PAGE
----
After a quick lunch in a trattoria just off St Stephen’s Square, we eventually reached the Danube right by the Gresham Hotel and the Chain Bridge. The entrance lobby of the Gresham was well worth a look, particularly for the beautiful chandelier and the wrought iron peacock gates.
Next we wandered across Szechenyi Bridge, stopping to take lots of photos. This is surely one of the classic Budapest viewpoints. As we didn’t want to rush our visit to the Castle area, we decided to save that for tomorrow, and set off to walk along the river towards Margit Bridge. It took a bit longer than we expected, but the unfolding views of the parliament building on the opposite bank more than compensated. Whilst crossing Margit Bridge we saw the most bizarre sight – what appeared to be a motor coach sailing up the Danube towards us. Apparently a company called River Ride runs tours of the city streets and the river without the need to change vehicles. The people inside looked happy enough, but from where we were standing it looked a little precarious.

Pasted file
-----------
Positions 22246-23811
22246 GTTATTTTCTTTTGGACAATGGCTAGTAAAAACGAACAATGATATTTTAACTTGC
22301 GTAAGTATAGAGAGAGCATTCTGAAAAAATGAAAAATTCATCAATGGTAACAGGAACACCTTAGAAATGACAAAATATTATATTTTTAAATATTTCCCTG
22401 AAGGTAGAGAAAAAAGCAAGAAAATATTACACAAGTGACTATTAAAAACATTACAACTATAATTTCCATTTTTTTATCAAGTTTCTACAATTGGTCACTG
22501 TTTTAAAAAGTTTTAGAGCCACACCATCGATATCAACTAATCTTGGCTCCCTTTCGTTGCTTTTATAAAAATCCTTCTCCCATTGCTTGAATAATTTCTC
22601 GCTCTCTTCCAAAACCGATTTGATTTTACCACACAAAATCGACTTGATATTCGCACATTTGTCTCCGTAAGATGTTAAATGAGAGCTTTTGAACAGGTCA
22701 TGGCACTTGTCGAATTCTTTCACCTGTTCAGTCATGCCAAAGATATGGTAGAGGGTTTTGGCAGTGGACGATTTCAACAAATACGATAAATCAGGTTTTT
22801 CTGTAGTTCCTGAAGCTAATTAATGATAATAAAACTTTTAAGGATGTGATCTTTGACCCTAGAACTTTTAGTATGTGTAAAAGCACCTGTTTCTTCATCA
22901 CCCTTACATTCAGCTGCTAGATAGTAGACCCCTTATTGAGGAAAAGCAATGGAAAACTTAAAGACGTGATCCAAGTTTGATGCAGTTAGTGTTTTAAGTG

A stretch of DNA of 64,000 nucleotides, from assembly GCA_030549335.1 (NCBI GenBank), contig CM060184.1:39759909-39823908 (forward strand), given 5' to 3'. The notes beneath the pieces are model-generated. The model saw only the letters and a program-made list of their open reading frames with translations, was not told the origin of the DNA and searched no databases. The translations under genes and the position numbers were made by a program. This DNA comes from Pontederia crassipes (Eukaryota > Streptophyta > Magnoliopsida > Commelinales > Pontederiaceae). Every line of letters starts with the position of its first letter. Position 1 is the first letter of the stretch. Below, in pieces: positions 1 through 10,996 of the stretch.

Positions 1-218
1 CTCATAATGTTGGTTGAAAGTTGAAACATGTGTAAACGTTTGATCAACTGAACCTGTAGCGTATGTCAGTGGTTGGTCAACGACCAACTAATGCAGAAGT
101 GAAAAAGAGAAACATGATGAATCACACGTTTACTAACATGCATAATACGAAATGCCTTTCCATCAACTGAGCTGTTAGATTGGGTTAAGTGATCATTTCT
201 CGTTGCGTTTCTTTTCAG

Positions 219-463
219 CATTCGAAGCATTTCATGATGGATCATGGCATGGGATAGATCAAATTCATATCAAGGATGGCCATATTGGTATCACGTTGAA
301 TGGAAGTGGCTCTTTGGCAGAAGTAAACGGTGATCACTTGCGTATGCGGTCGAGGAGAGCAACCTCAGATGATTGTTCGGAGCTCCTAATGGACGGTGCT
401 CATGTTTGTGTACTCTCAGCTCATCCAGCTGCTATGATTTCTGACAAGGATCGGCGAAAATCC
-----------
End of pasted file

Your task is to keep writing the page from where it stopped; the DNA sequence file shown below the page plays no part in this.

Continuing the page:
Once over the bridge we made our way to Kossuth Lajos Ter right outside the entrance to parliament. We wanted to be able to check this out as we had tickets for a tour of the parliament building at ten the next morning.
The Marco Polo map of Budapest which I had bought back home now proved to be exceptionally useful. It showed all the public transport routes, with different colours for metro, tram, bus or trolley bus. Careful scrutiny showed that we could catch the 70 or 78 trolley bus from Kossuth Lajos Ter right back to our hotel. The timing was now just right for us to buy a 72 hour travel pass from the metro station. So, onto the number 70 trolley bus, not the preferred mode of transport for that many tourists, but very convenient for us.